Sunday, January 8, 2017

Plant Story--Fragrant Plumeria, Frangipani, Temple Tree

I first saw it in Costa Rica in 1972. A beautiful plant with spiral white flowers and an enticing scent. Plumeria the biologists told me.

wild frangipani, Costa Rica 1973
wild frangipani, Costa Rica 1973
Several days later someone called it frangipani and I connected the little bottle from the New Age store with the beautiful flower.

But it is true. One common name for species of Plumeria is frangipani and it is the source of what I thought of as a rather cloying essential oil. I like the scent of the flowers much better. If you've never smelled a frangipani flower, you've missed a treat!




I can't share the fragrance here, but its a lovely flower: those I can share.


There are about nine species of Plumeria. Native to Central America, they have been in cultivation long enough that there are many varieties and the relationships are confused. (link: look at all the flower colors!) Plumeria is in the dogbane family, Apocynaceae. The dogbane family is huge, with more than 4,500 species, mainly tropical and subtropical. Many, including the plumerias, are quite toxic if eaten. You can read online that the flowers are edible (link) and not edible (link). The leaves and stems are certainly poisonous, although they are used in herbal medicine, for example as a laxative. Hawaii's Poisonous Plants states that although they aren't very toxic, people have become sick from eating plumeria salads. Eat plumeria flowers in moderation.


Some plumeria species, for example the red Plumeria rubra group including its white varieties, are deciduous, dropping their leaves for part of the year. They are native to hot dry regions of Mexico and Central America where dry season survival was enhanced by leaflessness. Others, the white P. obtusa, for example, are evergreen, keeping their leaves throughout the year and replacing them only as needed, not seasonally. Plumeria obtusa is native to the Bahamas and Greater Antilles in the Caribbean, where the dry season is not as sustained as in western Mexico.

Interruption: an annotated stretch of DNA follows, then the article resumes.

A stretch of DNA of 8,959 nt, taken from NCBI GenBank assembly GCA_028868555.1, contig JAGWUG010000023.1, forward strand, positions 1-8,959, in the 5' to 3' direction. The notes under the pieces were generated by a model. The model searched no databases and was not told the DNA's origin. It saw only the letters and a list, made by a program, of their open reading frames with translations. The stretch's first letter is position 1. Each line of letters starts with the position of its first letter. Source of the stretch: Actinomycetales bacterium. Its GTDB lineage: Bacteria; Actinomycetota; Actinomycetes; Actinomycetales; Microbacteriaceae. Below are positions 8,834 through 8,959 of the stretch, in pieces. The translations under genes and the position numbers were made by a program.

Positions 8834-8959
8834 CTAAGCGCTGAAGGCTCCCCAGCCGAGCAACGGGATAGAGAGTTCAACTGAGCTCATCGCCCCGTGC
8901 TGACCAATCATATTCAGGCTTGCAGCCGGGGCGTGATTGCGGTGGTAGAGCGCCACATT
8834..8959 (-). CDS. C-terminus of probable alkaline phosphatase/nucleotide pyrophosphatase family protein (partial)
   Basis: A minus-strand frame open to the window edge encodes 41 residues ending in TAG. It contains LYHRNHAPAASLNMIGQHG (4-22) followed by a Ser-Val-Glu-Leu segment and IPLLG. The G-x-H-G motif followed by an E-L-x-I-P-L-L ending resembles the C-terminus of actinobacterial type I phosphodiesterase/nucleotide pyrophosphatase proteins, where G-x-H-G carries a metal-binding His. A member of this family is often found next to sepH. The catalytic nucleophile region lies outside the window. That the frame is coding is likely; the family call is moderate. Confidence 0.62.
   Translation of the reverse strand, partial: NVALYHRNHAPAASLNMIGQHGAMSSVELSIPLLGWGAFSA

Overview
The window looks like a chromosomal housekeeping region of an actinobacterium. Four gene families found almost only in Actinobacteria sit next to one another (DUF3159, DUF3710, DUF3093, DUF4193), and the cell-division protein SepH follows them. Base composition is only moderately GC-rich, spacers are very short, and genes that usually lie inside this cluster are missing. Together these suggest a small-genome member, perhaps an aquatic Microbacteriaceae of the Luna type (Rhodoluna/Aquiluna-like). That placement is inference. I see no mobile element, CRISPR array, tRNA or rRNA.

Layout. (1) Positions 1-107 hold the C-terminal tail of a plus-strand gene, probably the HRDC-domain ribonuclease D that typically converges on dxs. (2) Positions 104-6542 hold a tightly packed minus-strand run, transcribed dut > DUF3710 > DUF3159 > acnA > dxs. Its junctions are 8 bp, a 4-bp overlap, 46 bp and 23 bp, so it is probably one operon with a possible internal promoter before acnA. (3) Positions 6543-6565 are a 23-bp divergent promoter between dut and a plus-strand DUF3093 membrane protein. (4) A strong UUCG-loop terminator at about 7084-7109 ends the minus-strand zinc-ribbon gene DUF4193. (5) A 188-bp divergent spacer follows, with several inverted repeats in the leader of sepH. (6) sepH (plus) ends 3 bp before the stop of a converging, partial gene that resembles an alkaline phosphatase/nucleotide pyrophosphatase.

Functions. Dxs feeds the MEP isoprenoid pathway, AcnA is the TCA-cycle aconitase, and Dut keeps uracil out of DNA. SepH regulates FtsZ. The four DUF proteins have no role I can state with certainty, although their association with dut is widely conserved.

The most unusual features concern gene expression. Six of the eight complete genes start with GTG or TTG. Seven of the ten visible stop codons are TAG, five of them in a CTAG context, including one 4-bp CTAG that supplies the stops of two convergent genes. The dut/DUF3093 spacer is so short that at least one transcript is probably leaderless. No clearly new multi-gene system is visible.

Plumeria rubra is the national flower of Nicaragua, where is called sacuanjoche.

The fragrance is stronger at night and in its native range plumeria is pollinated by large moths. Actually, it cheats the moths because the big flowers don't produce any nectar (sugar water) to feed the moths. Moths come, probe the flowers for nectar to drink, get pollen stuck on their long tongues, then fly on to check out a different plumeria flower, pollinating the flowers as the moths search for nectar. That produces successful pollination for the plant but the moth goes away still hungry.

The scientific name Plumeria honors the French botanist Charles Plumier (1646-1704, biography). who collected the plant for western science in the late 1600s. In Hawaii, where they are very abundant, the plant is usually called plumeria. In the Americas and Australia you'll probably hear the name frangipani. Frangipani is an old and important Italian name, apparently given to plumeria because the flowers smelled like the frangipani perfume. Checking the details of the frangipani story turned into a project that I will describe in the next week's post (link). In Asia plumeria is variously called the Indian temple tree, Champa tree, Singapore graveyard tree, and West Indian jasmine, and many other things in the local languages.